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A New Way To Resolve Status Indecision In P.R.
By GARRY HOYT
May 22, 2003
The issue of status has been a perpetual perplexity for this colonial possession of the U.S. None of the three available alternatives--Commonwealth, statehood or independence--has been able to command decisive majority support, either on the island or in the U.S. Congress, and recent years have seen a marked rise in Puerto Rico nationalism, which adds new urgency to the situation.
To resolve this, I suggest a simple approach based on recognition that the core problem is the unequal U.S. citizenship that was imposed on Puerto Rico in 1917. Since Congress was the source of that problem, Congress should logically be held responsible for devising a solution. It is not enough for Congress to just say, "Its up to the P.R. people to decide what they want." That sounds fair and democratic, but it amounts to a cop-out because nobody on the island can make an intelligent status decision until the terms and consequences of each status choice are clearly defined by the controlling colonial power--which is the U.S. Congress.
What is the point of another plebiscite offering an enhanced Commonwealth as a choice that may have electoral appeal on the island but will run head-on into Article IV, Section 3 of the U.S. Constitution, which guarantees its disapproval by Congress? Similarly, what is the point of a plebiscite promising some special kind of statehood that expects to get separate treatment yet continues to be a non-English-speaking sector of an English-speaking nation--when that unequal proposition is also guaranteed rejection by the U.S. Congress? Ironically, the only status that is clearly self-defined and would win rapid approval by Congress (and the watching world) is a majority P.R. vote for independence. But that is not likely, and it is necessary to depart from this pattern of proven failures.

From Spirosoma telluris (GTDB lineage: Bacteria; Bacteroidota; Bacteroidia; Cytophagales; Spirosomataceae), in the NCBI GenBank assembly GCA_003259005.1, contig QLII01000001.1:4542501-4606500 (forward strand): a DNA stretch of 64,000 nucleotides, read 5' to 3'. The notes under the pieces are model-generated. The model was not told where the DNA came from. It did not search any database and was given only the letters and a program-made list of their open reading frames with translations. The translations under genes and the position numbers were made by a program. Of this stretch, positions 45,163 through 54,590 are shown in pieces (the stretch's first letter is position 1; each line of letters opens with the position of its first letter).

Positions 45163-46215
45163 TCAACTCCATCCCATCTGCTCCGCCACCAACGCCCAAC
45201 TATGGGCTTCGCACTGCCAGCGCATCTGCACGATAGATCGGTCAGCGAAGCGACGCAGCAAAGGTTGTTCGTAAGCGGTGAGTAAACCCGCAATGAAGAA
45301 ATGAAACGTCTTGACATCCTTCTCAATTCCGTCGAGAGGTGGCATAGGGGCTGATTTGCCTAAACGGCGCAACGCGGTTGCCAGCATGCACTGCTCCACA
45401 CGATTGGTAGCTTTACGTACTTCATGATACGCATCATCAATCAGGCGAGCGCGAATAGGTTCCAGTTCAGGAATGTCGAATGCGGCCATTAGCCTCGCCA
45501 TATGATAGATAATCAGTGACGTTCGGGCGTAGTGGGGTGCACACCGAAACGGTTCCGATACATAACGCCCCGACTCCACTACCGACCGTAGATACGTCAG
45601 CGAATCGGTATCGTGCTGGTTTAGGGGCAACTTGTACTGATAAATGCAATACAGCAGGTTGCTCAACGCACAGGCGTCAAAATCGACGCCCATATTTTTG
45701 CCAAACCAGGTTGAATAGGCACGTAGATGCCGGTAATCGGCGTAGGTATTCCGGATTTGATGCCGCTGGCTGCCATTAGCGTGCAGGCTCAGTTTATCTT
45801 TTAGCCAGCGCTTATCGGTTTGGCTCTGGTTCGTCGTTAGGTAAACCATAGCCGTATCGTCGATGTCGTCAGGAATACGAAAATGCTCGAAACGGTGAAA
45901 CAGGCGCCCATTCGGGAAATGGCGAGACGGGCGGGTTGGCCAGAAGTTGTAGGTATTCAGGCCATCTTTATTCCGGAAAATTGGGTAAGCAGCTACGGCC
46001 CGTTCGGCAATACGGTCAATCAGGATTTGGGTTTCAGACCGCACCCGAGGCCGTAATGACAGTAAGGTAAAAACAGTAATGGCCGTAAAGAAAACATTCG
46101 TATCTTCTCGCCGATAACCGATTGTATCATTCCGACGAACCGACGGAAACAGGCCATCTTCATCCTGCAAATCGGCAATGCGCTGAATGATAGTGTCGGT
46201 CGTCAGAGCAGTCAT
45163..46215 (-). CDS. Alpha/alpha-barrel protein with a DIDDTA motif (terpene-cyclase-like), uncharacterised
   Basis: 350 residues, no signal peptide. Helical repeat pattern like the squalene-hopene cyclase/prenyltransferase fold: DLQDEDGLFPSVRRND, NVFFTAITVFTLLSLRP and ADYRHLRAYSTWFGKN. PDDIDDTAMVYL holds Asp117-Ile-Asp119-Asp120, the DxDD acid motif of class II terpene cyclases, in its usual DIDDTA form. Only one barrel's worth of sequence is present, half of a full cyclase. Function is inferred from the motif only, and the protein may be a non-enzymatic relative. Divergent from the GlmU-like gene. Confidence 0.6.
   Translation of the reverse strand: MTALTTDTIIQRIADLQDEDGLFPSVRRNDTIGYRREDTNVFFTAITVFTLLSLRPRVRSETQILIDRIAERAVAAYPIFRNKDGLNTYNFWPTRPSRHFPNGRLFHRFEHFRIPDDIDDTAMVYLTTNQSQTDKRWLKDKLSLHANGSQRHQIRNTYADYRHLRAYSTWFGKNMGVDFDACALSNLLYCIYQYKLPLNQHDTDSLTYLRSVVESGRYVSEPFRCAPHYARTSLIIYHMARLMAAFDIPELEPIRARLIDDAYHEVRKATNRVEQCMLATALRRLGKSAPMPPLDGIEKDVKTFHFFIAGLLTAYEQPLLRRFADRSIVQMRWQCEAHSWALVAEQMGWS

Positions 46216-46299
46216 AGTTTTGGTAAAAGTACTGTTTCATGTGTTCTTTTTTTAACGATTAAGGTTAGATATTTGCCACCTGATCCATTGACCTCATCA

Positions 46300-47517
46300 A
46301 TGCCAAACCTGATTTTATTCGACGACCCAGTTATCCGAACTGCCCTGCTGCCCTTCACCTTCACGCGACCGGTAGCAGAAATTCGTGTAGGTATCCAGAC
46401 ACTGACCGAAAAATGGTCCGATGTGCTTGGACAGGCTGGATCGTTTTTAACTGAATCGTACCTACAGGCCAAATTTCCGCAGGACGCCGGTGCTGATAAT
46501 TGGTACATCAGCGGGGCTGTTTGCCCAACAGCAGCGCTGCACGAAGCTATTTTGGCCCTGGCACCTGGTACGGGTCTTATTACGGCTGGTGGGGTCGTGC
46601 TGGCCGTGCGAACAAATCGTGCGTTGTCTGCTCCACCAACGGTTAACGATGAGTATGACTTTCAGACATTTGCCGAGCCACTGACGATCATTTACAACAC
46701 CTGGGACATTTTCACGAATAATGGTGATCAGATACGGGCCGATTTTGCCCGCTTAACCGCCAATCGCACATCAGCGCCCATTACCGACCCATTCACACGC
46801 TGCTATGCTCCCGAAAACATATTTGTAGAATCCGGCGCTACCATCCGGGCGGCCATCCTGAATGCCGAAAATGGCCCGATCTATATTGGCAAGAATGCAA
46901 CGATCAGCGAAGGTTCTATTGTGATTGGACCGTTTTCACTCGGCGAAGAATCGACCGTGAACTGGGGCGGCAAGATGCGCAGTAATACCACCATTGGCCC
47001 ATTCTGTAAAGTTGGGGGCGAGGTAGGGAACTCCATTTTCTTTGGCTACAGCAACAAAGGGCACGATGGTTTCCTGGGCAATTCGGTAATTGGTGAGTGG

The way out of this maze is for the U.S. Congress to issue a formal clarification regarding the future automatic granting of U.S. citizenship in Puerto Rico. Equal citizenship is the real defining issue in the status question. The U.S. has a right, indeed an obligation, to ensure that the terms of its citizenship are fair and equal to all citizens. The separate automatic U.S. citizenship that was imposed on P.R. in 1917 has observably failed to live up to its designed purpose, which was to instill a shared sense and pride of belonging to an American nationality. Its clear that sense exists on the mainland U.S., but it is equally clear that it does not exist today in P.R., which insists on its own separate non-American identity, a separate language, and specific nonobservance of the patriotic rituals that unite the rest of America such as the Pledge of Allegiance, the National Anthem, and respect for the U.S. flag.
As it has emerged, U.S. citizenship in P.R. is a deviant strain that is out of step with the rest of America. In light of these circumstances, Congress has a responsibility to redefine the terms of automatic citizenship and to require that those terms be equal for all citizens. Since this is a change, P.R. deserves the opportunity to accept or refuse the new terms.
That basic decision should precede any status choice, and making that priority decision will immediately clarify any subsequent status choices. Trying to decide status without resolving the issue of unequal citizenship is putting the cart before the horse and an invitation to further indecision.
Heres how a formal proposal from Congress could work: